William Robertson: Stained Glass Studies 

William Robertson, self-portrait, oil on canvas, 1857, Planting Fields Foundation

William Robertson (1829-1924) was a maternal uncle to William Robertson Coe, who was his namesake. Born in Edinburgh, he spent most of his life in Battersea, London, where he became known for the stained-glass windows he designed for churches. Privately, he was a painter and poet who wrote verse in the Scottish dialect.  Two of his scrapbooks created during 1878 are in the Planting Fields Foundation Archives. They are filled with traditional Scottish ballads, folk songs, and original handwritten poems and drawings.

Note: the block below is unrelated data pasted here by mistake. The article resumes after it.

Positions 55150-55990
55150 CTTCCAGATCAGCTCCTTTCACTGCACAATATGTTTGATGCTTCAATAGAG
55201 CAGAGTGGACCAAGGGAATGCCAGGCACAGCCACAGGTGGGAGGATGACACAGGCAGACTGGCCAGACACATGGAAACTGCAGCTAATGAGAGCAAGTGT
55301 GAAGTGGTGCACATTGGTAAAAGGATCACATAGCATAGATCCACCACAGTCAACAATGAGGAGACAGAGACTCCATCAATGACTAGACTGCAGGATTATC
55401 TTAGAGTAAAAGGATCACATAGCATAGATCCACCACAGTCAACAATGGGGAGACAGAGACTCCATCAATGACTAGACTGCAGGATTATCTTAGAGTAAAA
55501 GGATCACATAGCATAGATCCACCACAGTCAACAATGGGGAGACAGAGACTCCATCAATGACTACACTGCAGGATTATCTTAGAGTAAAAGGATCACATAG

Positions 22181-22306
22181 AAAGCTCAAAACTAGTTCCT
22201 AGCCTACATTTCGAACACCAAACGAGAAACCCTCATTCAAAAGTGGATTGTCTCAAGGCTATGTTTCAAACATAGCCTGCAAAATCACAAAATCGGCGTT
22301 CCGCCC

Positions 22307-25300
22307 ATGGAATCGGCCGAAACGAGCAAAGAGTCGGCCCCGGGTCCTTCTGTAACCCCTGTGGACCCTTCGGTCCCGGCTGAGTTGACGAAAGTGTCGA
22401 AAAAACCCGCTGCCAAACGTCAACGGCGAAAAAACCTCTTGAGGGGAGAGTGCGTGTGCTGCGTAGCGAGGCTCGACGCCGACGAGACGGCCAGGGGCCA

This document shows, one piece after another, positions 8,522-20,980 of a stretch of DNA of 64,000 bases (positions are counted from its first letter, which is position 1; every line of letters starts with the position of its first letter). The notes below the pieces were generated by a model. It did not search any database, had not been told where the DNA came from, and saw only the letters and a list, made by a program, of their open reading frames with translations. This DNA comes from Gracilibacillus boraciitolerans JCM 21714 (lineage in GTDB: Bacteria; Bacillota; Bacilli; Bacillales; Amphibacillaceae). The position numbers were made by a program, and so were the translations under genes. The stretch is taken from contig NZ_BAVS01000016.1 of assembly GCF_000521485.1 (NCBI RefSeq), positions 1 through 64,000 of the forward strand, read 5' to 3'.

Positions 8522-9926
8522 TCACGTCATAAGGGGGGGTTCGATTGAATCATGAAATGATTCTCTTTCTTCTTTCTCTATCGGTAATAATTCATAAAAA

Robertson’s sketchbook, 1878, Planting Fields Foundation Archives

Robertson was a romantic nature-lover who loved capturing his impressions of the world around him. His sons Victor and George were also artists who studied at the Royal Academy. His nephew W.R. Coe was decidedly more business minded, and though he was more inclined toward the design of the main house and the landscape of Planting Fields, he left many of the artistic decisions to his wife Mai. 

To compliment the stained glass designed by Robertson on view in the writing room is a print of a study for a two-part lancet trefoil window created for Chichester Cathedral in West Sussex, England. The glass was damaged during World War II and later replaced by a modern design.  

Robertson’s study for Chichester Cathedral, now on view in the writing room, Planting Fields Foundation Archives.

Marie Penny, Michael D. Coe Archivist

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